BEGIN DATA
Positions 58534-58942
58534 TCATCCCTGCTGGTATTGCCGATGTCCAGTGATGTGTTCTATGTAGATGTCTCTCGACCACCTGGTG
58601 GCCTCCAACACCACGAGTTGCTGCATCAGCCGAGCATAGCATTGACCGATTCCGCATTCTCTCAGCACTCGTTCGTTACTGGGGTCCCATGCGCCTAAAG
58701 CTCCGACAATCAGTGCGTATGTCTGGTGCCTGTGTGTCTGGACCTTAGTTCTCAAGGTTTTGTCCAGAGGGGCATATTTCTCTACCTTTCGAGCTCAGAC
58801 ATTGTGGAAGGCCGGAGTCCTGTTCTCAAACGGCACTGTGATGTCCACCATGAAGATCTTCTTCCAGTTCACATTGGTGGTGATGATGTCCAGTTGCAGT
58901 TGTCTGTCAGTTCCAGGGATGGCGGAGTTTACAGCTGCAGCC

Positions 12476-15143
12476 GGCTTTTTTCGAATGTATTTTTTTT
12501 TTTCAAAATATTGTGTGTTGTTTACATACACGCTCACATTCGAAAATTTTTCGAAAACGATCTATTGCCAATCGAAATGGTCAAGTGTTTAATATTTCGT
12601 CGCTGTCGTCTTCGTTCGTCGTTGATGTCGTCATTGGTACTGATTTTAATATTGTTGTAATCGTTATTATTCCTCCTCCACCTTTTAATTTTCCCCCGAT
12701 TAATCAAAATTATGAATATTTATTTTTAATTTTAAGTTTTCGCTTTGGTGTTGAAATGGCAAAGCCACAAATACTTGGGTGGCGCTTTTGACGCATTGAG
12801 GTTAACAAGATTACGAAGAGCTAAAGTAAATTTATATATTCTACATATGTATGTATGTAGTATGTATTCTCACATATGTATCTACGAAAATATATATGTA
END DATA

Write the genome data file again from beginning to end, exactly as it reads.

Positions 58534-58942
58534 TCATCCCTGCTGGTATTGCCGATGTCCAGTGATGTGTTCTATGTAGATGTCTCTCGACCACCTGGTG
58601 GCCTCCAACACCACGAGTTGCTGCATCAGCCGAGCATAGCATTGACCGATTCCGCATTCTCTCAGCACTCGTTCGTTACTGGGGTCCCATGCGCCTAAAG
58701 CTCCGACAATCAGTGCGTATGTCTGGTGCCTGTGTGTCTGGACCTTAGTTCTCAAGGTTTTGTCCAGAGGGGCATATTTCTCTACCTTTCGAGCTCAGAC
58801 ATTGTGGAAGGCCGGAGTCCTGTTCTCAAACGGCACTGTGATGTCCACCATGAAGATCTTCTTCCAGTTCACATTGGTGGTGATGATGTCCAGTTGCAGT
58901 TGTCTGTCAGTTCCAGGGATGGCGGAGTTTACAGCTGCAGCC

Positions 12476-15143
12476 GGCTTTTTTCGAATGTATTTTTTTT
12501 TTTCAAAATATTGTGTGTTGTTTACATACACGCTCACATTCGAAAATTTTTCGAAAACGATCTATTGCCAATCGAAATGGTCAAGTGTTTAATATTTCGT
12601 CGCTGTCGTCTTCGTTCGTCGTTGATGTCGTCATTGGTACTGATTTTAATATTGTTGTAATCGTTATTATTCCTCCTCCACCTTTTAATTTTCCCCCGAT
12701 TAATCAAAATTATGAATATTTATTTTTAATTTTAAGTTTTCGCTTTGGTGTTGAAATGGCAAAGCCACAAATACTTGGGTGGCGCTTTTGACGCATTGAG
12801 GTTAACAAGATTACGAAGAGCTAAAGTAAATTTATATATTCTACATATGTATGTATGTAGTATGTATTCTCACATATGTATCTACGAAAATATATATGTA